Dad’s Base in Normandy

Posted: October 21, 2013 in Uncategorized
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We began the first day (yesterday) with a visit to the American Cemetery above Omaha Beach. We had visited it about ten years ago, where we realized for time first time why Dad was in Wales: preparing for Normandy, based on seeing the large map in one of the pavilions next to the graves. He died in 2001, and although we knew he was here D+5, we didn’t realize the full extent of his time in Normandy until recently.

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We looked again at the large map and guessed that he probably had left from Milford Haven, Wales, rather than from Swansea or Cardiff, which were much farther away from St. Dogmaels, Wales. [But we were wrong: two months later, when we  learned that the company had left from Plymouth, England.] At any rate, it was a lovely quiet morning, with mostly French families visiting this very moving place.

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Here are a couple of pictures Dad took on D+5, when the 111th Ordnance company landed at Omaha Beach:

img192 Our trucks unload on Omaha Beach D+5 img194 Boats off of Omaha Beach, D+5

The goal of the day was to find the Abbey of Cerisy-la-Foret, between St. Lo and Bayeux. This was because, long ago, my sister asked our dad about a small watercolor painting of an old church that had hung in our childhood home, and that had always been rehung in our parents’ two later homes. Dad told Marcia that he had been based there soon after landing at Omaha Beach on June 11, 1944.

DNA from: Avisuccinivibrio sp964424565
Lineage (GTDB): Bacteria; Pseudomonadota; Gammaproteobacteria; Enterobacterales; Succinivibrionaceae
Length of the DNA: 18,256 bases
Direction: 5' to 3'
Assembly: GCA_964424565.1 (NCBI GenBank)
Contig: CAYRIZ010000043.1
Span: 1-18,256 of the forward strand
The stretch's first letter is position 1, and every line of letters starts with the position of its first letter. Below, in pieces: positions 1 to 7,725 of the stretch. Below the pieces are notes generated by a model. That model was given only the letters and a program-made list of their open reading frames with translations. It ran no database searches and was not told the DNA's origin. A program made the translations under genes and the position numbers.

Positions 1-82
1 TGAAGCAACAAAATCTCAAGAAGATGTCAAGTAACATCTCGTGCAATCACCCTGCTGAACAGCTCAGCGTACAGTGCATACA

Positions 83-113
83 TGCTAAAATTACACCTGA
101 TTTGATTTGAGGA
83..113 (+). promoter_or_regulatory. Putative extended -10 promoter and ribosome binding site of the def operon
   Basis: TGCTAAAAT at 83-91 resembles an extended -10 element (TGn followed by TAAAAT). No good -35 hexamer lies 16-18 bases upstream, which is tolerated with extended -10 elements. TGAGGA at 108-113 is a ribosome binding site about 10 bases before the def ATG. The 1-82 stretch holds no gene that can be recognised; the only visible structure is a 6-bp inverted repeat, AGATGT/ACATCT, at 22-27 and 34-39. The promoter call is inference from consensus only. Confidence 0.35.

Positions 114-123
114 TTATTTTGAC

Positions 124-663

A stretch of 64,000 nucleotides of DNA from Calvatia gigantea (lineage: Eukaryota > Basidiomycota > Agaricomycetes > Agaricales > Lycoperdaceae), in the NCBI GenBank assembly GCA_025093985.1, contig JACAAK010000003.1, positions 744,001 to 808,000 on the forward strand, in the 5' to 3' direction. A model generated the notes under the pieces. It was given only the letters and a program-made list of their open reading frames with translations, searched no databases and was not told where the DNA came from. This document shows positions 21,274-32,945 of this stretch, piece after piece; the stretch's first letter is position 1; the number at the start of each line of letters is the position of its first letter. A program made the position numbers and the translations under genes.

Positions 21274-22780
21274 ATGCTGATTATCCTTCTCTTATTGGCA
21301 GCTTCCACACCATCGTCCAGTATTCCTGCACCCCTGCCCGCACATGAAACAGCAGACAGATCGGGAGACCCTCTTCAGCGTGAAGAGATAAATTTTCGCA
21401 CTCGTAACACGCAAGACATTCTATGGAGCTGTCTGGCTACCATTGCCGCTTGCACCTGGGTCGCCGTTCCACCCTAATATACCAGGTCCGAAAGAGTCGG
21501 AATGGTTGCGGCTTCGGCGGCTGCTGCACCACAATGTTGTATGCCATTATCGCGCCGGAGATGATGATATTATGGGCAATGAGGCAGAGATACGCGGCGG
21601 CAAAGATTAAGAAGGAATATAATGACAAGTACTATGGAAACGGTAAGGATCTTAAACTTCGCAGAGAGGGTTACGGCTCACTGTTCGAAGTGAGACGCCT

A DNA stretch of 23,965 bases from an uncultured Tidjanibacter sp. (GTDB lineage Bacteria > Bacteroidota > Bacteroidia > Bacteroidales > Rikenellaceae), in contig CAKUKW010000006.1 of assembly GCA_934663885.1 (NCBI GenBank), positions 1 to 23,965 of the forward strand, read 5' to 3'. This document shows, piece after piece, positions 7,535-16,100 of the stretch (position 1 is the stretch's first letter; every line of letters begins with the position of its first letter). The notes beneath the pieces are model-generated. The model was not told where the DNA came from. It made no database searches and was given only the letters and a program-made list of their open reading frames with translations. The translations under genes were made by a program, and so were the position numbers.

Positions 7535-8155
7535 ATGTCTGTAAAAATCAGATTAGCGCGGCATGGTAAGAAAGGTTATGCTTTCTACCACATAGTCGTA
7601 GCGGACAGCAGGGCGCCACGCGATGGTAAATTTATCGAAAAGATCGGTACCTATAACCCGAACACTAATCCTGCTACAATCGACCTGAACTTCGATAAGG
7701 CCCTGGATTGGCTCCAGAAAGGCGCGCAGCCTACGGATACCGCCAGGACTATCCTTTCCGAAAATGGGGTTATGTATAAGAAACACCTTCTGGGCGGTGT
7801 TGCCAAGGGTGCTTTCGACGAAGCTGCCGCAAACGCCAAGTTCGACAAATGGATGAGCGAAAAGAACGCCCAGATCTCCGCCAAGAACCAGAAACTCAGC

France etc. 2013 150 abbey cerisy painting France etc. 2013 178

We located the village of Cerisy-la-Foret on the map, not ten miles from our B&B, and arrived early afternoon in a cloudy drizzle. Our first clue that this was the right place was a monument to the Second Infantry Division at the top of the lane leading to the abbey. By now, we had figured out that Dad’s unit, tank and small arms repair, was continually being detached and reattached as needed throughout the war. We think that for a short while, he was part of the 29th, then part of the 2nd, here, in the early summer of 1944. That belief was confirmed by the small monument at the head of the lane leading to the abbey:

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Dad and Donald McGowan, place unkown

Dad and Donald McGowan at the abbey, summer 1944

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Andrea at the same spot, 2013

We were happy to see, on this Sunday in October, that the Cerisy abbey was open for visitors. While Ed parked the car, I walked around the side and made a wonderful discovery. There in front of me, to the left of the entrance, was the very wall of the church that formed the background of a couple of photos of Dad and his buddy McGowan. I couldn’t believe it was so easy. Because the wall looked so destroyed, I thought it might be a church anywhere from France to Germany, the result of war devastation. But this wall had just fallen to pieces over a thousand years, quite naturally. They took the picture because this was their home at that time.

We went in to pay to see inside the abbey. When we showed the girl at the ticket desk our picture of Dad and his pal outside, she became as excited as we were and refused to let us pay, even giving us a postcard, a booklet, and a poster from the little gift shop. Her English was limited, and she didn’t know anything about the troops there, but her mother, now 80, had told her stories about the air raids and bombs hitting the nearby villages during the war. It was another remarkable day.

We learned a few months later, after talking with Arthur Brooks, who was one of the company officers, that there were no fresh food to be had in Normandy, and that the men subsisted on C rations for a month or so. That explains these photos of my dad’s:

“C rations again,” Dad wrote.

mom's list

“You still have to stand in line for everything.”

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